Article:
Do Your Ears Stick Out Too Much?

By: Dr. Russell W. Kridel



Protruding ears often make a person very self-conscious about their appearance. This can be exacerbated during childhood by bullying and name-calling. And in a selfie-oriented culture, protruding ears for can be further exaggerated with common cell phone camera angles. Fortunately, there is a facial plastic surgery procedure that can readily address this aesthetically. Otoplasty performed in the hands of a highly trained facial plastic surgeon such as Dr. Russell Kridel, is a surgical procedure that delivers fantastic, long term results

What is Otoplasty? Otoplasty refers to the surgical reshaping of the pinna or outer ear to correct a deformity or to improve appearance.

What is the difference between Reconstructive vs Cosmetic ear surgery? Reconstructive surgery involves building up the outer ear after an accident or because of a congenital deformity. However, pinning back the ears so that they look better is a cosmetic procedure. Dr. Kridel performs Otoplasty techniques that are specific to your individual needs and desired aesthetic result. In some instances, it requires both reconstruction and cosmetic techniques.

Otoplasty surgery is more commonly performed during childhood because ear abnormalities for children can result in bullying and effect self-esteem. But, it can also be performed on adults. Research studies have found that people who underwent otoplasty to reduce protruding ears felt they had a better quality of life after the operation.

The outer ear is normally positioned on the side of the head at an angle of about 20 to 35 degrees. If the angle is more than 35 degrees, they will appear to “stick out.” Ears can be considered prominent if they stand out more than 2 centimeters from the side of the head.

Protruding ears may run in families, but they often occur randomly. There are no exact statistics about how many children are born with a congenital ear deformity, but several studies suggest it is around 6% of the general population. Around 30% of children with prominent ears have ears that appear normal at birth, but the unusual shape can appear in the first 3 months.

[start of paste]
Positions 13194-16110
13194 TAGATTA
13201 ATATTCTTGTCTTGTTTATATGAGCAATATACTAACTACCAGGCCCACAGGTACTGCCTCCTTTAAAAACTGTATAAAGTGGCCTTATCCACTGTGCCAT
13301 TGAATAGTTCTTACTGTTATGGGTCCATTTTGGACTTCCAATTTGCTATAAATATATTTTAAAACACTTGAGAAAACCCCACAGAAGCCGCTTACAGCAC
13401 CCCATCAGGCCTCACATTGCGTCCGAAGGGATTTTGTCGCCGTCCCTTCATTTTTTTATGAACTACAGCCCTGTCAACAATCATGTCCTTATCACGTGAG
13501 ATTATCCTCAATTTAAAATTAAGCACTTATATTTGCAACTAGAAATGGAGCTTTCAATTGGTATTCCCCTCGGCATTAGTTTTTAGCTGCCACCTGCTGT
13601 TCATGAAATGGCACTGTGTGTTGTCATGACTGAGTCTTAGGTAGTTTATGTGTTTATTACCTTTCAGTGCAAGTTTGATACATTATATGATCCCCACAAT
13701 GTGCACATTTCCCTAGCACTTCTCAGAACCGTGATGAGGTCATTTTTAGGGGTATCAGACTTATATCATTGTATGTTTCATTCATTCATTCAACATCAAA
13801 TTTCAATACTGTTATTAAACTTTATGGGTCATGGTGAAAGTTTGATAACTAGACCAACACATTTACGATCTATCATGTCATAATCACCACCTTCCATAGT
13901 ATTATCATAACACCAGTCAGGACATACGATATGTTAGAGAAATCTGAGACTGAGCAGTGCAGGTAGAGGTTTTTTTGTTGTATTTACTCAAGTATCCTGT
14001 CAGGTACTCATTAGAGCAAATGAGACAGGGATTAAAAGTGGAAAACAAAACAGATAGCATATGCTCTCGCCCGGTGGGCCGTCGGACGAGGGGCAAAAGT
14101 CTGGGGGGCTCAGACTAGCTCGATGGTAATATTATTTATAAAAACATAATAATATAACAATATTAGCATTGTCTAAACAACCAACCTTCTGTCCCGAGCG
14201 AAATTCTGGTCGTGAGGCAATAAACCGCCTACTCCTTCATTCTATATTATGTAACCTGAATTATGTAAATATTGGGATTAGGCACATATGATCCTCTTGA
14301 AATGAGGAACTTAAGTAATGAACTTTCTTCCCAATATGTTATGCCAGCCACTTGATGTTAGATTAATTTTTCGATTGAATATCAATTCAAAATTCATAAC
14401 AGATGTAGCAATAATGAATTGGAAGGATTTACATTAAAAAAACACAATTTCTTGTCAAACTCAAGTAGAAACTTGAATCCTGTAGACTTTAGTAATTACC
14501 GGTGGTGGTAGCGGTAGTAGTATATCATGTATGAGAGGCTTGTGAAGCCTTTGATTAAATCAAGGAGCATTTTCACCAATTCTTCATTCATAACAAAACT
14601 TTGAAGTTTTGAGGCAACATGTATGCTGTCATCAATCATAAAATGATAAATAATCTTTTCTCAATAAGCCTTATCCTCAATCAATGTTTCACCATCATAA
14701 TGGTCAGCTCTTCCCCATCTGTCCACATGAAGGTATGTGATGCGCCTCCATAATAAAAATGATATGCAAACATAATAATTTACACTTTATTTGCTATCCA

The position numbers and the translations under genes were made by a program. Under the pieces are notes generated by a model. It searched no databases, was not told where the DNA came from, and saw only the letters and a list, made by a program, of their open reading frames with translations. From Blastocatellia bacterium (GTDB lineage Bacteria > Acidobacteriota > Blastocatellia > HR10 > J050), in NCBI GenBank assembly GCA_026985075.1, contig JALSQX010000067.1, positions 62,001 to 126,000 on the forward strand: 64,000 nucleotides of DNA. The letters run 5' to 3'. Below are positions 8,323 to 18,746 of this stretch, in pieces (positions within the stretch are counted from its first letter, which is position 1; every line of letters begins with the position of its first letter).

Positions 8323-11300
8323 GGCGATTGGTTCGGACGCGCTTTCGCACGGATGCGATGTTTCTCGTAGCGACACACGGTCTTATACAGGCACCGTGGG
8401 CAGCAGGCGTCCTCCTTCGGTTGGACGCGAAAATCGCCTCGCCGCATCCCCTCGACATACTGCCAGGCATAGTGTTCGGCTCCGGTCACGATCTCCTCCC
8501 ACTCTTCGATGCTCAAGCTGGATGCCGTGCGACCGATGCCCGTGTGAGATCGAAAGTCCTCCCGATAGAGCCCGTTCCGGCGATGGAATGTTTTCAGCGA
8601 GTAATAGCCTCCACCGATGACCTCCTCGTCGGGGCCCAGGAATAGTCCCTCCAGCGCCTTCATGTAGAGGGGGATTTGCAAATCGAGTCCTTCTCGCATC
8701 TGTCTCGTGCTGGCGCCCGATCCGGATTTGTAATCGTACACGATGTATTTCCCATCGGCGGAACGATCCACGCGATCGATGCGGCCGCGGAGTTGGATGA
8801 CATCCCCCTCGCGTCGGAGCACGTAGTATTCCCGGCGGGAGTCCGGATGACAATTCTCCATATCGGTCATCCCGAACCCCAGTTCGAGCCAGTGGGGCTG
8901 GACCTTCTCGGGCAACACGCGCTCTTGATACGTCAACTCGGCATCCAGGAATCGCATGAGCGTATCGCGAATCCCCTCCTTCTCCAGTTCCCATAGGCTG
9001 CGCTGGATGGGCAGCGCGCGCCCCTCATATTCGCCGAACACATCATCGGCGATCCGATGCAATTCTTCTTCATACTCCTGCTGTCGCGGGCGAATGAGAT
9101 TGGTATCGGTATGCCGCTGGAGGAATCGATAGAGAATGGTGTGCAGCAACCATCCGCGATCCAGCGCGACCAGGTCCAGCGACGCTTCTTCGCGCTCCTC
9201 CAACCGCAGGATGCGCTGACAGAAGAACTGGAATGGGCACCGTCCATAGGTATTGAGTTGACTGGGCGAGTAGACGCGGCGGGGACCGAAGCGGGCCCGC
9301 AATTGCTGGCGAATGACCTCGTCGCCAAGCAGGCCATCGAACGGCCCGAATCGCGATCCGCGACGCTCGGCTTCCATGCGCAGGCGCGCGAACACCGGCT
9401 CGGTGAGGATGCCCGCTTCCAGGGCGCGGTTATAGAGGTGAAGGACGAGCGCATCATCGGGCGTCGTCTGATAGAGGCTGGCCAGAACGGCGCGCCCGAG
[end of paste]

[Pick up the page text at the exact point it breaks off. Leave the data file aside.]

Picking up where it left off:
There are three main types of otoplasty. The most common is known as Otopexy, which is pinning the ear back, in essence “flattening” protruding ears. Ear reduction can reduce the pinna when it is too big. Ear augmentation is needed if the pinna is underdeveloped or non-existent, known as microtia.

Ear deformities occur for a number of reasons:

  • Underdevelopment of the cartilage: the ridge of cartilage at the top of the ear does not fold properly during development. The outer edge of the ear does not fold in toward the head but sticks outward instead.
  • Overdevelopment of the cartilage: if the pinna has too much cartilage, it is more likely to be prominent and result in a less desirable appearance.
  • Injury: prominent ears can result from an injury to the ears.

Otoplasty is performed on an out-patient basis for adults. Adults can undergo surgery with intravenous sedation supplemented with local anesthesia. Dr. Kridel performs Otoplasty surgery in our AAAHC certified in-office surgical suite or at an outpatient surgical facility such as Memorial Hermann Kirby Glen. For children, it is still an outpatient procedure, however, general anesthesia is required for Otoplasty surgery. Dr. Kridel will perform Otoplasty on children at Methodist Hospital or Memorial Hermann Kirby Glen. In children, general anesthesia is used.

For Otoplasty, Dr. Kridel will make an incision behind the ear. The procedure lasts approximately one to two hours. There is a thin scar, but it is localized behind the ear and out of view. The scar will fade over time until it becomes virtually undetectable.

After surgery, the patient will need bandages over their ears for several days after surgery. While the bandages are in place, they will not be able to wash their hair. After removing the bandages, a loose but supportive headband is worn over the ears at night. This will help remove tension from the ears. The headband should be worn loose to prevent the ears from being pulled forward if the patient moves while sleeping.

The individual can return to school or work within a week of surgery. Patients should avoid activities that could cause trauma or injury to the ears during the recovery period. Physical contact sports, such as judo, rugby, or football should be avoided for at least 3 months. Swimming should be avoided for up to 8 weeks after surgery.

An otoplasty is a safe and successful procedure, with high satisfaction rates. But, it is also important to have realistic expectations about what can be achieved through plastic surgery, whether reconstructive or cosmetic. Otoplasty can change the appearance of ears, making them less prominent or smaller, but perfect symmetry is not always possible, nor is it necessary. Everyone is a little asymmetric, so you want to look natural.

Like other procedures involving the head and neck, it is critically important that you select a highly trained facial plastic surgeon like Dr. Kridel. He focuses solely on the neck and up and know the anatomy inside and out, so you will be in the best of hands.

* All information subject to change. Images may contain models. Individual results are not guaranteed and may vary.